Citation. 459 U.S. 400, 103 S. Ct. 697, 74 L. Ed. 2d 569, 1983 U.S.
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Brief Fact Summary.
The state of Kansas regulated the price of natural gas sold in the intrastate market. It prohibited natural gas producers from charging higher prices even if the federal government set higher prices.
Synopsis of Rule of Law.
A state law restricting ones profit expectations is not a substantial impairment of a contractual obligation.
The Petitioner, Energy Reserves Group (Petitioner), had a contract with the Respondent, Kansas Power & Light (Respondent) that allowed the price paid for the gas to increase if federal regulators increased the price to an amount greater than the contract amount.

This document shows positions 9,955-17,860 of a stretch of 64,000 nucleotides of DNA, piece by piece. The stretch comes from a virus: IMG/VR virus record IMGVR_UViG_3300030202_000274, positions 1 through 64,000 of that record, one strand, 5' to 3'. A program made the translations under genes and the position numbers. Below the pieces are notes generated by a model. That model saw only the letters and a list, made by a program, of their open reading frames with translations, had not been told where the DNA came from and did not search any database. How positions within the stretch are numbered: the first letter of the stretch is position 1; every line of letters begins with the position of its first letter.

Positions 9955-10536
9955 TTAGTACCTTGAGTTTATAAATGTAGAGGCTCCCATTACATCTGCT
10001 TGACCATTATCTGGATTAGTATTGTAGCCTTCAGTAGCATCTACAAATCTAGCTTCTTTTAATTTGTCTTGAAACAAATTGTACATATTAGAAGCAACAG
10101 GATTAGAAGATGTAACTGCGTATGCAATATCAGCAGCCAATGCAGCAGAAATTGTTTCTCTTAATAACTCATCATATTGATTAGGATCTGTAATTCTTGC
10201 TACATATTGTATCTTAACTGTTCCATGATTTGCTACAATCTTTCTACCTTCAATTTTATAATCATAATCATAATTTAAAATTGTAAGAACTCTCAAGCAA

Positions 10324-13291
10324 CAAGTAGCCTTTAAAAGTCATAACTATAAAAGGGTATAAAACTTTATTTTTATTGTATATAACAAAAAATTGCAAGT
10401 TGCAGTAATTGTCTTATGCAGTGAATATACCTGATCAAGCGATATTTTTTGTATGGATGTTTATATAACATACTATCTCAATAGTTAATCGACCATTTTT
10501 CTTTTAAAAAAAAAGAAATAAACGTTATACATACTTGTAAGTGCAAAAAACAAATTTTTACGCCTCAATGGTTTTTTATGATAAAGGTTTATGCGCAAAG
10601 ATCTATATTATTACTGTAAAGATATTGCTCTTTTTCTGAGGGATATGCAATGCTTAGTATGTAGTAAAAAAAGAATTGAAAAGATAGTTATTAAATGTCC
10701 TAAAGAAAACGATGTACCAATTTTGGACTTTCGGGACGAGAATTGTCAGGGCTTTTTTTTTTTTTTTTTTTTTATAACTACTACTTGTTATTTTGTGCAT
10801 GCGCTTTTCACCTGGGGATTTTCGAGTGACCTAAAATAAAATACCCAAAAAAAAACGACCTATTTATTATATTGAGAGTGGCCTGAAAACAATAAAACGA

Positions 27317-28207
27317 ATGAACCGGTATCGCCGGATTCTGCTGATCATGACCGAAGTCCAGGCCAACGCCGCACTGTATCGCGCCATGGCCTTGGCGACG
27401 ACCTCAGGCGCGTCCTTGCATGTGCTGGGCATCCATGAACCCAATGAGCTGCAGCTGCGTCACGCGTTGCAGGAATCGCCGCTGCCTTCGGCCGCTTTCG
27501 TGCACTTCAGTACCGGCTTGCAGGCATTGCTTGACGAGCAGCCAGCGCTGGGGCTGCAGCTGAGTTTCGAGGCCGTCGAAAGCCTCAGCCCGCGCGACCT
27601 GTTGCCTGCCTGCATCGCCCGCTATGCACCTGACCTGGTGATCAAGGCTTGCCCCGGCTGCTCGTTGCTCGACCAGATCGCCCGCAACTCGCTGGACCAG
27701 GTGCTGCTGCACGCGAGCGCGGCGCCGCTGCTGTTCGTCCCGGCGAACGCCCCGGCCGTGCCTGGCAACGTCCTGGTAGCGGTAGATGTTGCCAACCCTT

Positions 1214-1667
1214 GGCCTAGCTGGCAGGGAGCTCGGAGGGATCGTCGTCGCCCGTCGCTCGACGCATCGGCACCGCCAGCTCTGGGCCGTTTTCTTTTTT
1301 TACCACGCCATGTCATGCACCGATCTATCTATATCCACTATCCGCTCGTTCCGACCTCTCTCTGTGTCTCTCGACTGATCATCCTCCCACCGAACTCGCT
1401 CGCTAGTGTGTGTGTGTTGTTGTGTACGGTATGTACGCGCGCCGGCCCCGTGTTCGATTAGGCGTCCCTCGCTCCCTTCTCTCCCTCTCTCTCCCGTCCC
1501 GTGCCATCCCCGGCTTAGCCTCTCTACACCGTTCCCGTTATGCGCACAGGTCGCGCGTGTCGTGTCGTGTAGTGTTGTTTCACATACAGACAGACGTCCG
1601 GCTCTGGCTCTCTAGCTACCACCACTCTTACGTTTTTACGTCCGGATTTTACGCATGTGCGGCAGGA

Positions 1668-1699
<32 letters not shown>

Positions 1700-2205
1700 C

Kansas passed a law prohibiting private parties from increasing the contracted gas prices even if the federal government increased the prices.
Is this provision a violation of the Contracts Clause of the United States Constitution (Constitution)?
No. Price regulation existed and was foreseeable at the time of contracting. Therefore, the Kansas law did not impair Petitioner’s contractual expectations. Also, the state has a legitimate interest in correcting any discrepancy between the interstate and intrastate markets.
The Supreme Court of the United States (Supreme Court) articulates a three-part test for determining when a state government interferes with private contracts: (1) is there a substantial impairment of the contractual provisions; (2) does the impairment serve a significant and legitimate interest and (3) is the law reasonably related to the legitimate state purpose.